Richard D. Sontheimer
University of Utah School of Medicine, Salt Lake City, United States (Fall 2010)
Poet’s statement: The human midbrain is about emotion. The forebrain is about analysis. Human behavior results from a delicate conversation between the midbrain and forebrain. Medicine, primarily an analytic activity, is done largely within a data-enriched forebrain. The emotional midbrain is the ugly stepchild of medicine.
Young physicians are taught early to minimize the impact of emotion on their medical decision making. However, to deny the impact of emotion in any human endeavor is folly. After 38 years, I am still introspective about an intelligent, caring, beautiful young mother of three who succumbed to metastatic malignant melanoma under my care as a medical intern.
However, the emotional currents that underlie a daily medical practice must remain veiled. But emotions are slippery things. They are always seeking to find ways to move out toward the light of day. Personal, after-hours writing has always been the escape route for my professional emotions.
The act of embodying emotions by visualizing them on a computer screen or a piece of paper allows me to deal with them in a more open, concrete fashion. Rarely do tears interfere with the electrochemical pathways within my forebrain during a busy workday. But at night and on weekends, the hard copy versions of my voiced emotions often end up damp and salty.
My poems and my prosetry have always been very personal endeavors. However, there is just enough hubris within me to feel that an occasional piece that has touched me deeply might have some meaning or value to others. The readers’ patience is requested in this regard.
He was a tall, thin, down-glancing man slumped low in a chair in the exam room corner.
His gray-haired wife sat primly next to him.
They were here with their adult wheelchair-bound daughter.
She for the past two decades had been under their constant care at home.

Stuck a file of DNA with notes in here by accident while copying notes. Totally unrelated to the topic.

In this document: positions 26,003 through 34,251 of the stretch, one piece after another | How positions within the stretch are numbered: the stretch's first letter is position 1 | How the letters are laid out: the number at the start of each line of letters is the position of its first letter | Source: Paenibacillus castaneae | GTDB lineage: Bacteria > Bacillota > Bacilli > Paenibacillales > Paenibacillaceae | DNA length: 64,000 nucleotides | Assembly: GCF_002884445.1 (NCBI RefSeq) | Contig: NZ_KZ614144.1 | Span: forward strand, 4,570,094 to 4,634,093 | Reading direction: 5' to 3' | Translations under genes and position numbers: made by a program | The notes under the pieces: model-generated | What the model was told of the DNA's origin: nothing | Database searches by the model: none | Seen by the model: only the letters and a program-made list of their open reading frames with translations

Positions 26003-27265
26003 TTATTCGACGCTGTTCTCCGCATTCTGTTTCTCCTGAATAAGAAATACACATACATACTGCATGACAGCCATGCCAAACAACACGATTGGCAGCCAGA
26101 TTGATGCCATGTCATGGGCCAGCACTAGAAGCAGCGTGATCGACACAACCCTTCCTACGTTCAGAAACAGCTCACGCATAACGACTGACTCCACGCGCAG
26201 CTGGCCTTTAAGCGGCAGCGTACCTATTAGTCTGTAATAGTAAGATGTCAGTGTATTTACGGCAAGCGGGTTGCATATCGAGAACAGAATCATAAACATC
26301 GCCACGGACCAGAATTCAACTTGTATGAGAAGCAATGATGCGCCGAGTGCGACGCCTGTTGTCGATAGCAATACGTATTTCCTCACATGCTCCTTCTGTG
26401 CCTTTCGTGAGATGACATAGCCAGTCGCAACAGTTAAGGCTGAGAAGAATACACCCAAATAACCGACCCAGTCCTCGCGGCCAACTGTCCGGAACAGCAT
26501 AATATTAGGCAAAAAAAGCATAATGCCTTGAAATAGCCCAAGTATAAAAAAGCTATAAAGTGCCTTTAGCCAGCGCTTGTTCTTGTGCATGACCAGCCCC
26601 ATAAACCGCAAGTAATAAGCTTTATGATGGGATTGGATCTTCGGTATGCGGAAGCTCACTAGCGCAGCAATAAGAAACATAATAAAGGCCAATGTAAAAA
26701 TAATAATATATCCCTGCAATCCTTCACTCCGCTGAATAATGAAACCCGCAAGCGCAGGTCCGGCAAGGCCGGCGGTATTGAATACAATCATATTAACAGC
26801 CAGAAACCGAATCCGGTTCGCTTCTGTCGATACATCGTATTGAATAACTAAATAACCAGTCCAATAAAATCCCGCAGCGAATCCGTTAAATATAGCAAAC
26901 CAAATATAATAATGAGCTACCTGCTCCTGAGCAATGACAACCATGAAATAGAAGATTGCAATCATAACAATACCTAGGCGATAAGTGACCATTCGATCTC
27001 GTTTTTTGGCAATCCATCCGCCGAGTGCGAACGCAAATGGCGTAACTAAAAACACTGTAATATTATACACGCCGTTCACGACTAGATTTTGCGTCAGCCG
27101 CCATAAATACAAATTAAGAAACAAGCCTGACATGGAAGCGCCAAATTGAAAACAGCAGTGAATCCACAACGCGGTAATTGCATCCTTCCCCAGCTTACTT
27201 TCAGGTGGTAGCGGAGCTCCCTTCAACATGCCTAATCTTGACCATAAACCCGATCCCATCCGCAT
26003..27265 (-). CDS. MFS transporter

A chronic progressive disabling disease had wreaked havoc on the daughter’s body.
Her entire adult life had been held prisoner by this insidious illness.
She was having discomfort in the tail bone area.
Her parents thought that the pain might relate to her constant chair-sitting.
To examine her properly would require having the daughter arise from the wheelchair.
I glanced at my nurse quietly seeking silent guidance on how to proceed.
Without a word, the tall man was soon at his daughter’s side.
In a business-like manner, he asked “Do you want her on the exam table?”
“No, just standing up briefly will work.” I replied.
With a swift move of familiarity, he was in front of his daughter.
His lanky arms and trim frame quickly brought her to a standing position.
I was struck by the effortless grace and strength of his movements.
During my physical exam, the man’s stance did not waver.
His position was held firmly in place by decades of such loving exercise.
After I had concluded the exam, he gently lowered her back into the wheelchair.
The man then returned quietly to his slumping chair.
A tear crossed my mind as I silently processed what had just taken place.
Medical empathy can be viewed as a series of selfish, unstated thoughts.
“What if that were me …” What if that were my child …” Would I have been able to …”
Could I have been as strong as this selfless, very strong man standing before me?
I believe that a kernel of such strength does lie within me.
But would that seed have flowered to its fullest as it had in this man?
That hope lies within me.
But a ribbon of uncertainty also lies there, curling gently around the edges of that hope.
RICHARD D. SONTHEIMER, MD, a native of southeast Texas, pursued medical school training at the University of Texas Southwestern Center in Dallas, Texas in 1972. In 1979, Dr. Sontheimer began his professional career as a clinical faculty member in the Departments of Dermatology and Internal Medicine at UT Southwestern. His two-decade tenure there resulted in national and international recognition for his contributions to the understanding of the clinical significance of the skin manifestations of lupus erythematosus. From 1998 to 2004, Dr. Sontheimer served as the Head of the Department of Dermatology at the University of Iowa Hospitals and Clinics in Iowa City, Iowa. He currently has a fulltime clinical practice in general and complex medical dermatology in the Department of Dermatology at the University of Utah Medical Center.
Highlighted in Frontispiece Fall 2010 – Volume 2, Issue 3